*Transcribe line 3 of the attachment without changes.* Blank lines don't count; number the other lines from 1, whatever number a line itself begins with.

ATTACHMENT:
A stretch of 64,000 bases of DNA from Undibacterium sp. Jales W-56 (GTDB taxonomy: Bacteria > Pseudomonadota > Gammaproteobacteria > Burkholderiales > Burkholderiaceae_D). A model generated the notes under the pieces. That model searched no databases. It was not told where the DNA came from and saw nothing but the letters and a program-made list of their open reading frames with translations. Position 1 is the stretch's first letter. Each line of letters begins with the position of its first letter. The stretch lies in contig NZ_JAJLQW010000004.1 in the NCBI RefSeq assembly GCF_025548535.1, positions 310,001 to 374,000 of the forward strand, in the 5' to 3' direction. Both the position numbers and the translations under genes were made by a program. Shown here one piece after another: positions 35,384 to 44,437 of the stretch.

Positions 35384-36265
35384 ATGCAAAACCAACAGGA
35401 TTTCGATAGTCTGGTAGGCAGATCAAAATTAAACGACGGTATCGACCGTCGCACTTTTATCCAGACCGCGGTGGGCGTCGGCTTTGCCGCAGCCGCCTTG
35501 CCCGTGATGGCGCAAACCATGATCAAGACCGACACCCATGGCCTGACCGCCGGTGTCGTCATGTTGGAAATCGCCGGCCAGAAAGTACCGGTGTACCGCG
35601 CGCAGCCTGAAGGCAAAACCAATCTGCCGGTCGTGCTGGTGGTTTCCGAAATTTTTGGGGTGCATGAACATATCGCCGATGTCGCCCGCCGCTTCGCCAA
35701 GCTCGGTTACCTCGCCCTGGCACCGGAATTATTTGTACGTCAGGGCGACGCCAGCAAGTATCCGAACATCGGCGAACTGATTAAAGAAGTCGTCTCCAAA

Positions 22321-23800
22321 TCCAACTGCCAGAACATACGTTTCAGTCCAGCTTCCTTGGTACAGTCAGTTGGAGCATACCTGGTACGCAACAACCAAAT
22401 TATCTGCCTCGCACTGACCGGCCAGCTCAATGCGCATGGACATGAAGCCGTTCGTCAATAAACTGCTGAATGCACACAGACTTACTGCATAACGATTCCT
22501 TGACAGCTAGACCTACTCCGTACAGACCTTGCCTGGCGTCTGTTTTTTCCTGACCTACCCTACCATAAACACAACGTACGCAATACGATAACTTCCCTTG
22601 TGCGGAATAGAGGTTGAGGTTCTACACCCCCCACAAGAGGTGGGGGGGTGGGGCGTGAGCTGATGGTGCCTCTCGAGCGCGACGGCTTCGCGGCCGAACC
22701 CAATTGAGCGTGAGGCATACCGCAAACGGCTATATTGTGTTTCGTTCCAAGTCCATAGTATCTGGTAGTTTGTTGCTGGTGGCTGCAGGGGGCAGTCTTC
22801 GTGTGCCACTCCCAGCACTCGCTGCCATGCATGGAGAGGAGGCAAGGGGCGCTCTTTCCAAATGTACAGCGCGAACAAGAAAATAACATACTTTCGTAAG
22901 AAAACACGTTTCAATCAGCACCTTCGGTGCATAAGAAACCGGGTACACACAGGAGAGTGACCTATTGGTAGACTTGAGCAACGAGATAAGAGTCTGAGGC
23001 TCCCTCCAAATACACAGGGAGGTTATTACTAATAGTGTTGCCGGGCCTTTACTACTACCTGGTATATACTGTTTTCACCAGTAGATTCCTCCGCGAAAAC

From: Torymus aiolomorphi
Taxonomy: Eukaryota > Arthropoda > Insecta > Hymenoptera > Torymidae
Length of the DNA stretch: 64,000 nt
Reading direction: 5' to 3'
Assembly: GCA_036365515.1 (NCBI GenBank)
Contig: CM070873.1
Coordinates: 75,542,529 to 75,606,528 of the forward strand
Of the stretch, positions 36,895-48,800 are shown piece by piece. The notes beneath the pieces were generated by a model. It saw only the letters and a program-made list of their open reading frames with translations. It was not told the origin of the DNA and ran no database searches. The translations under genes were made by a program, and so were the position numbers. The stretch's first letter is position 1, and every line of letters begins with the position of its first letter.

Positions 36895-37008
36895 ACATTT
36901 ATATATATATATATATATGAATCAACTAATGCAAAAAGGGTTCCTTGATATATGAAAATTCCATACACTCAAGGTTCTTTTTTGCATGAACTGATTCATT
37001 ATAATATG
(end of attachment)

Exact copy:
35384 ATGCAAAACCAACAGGA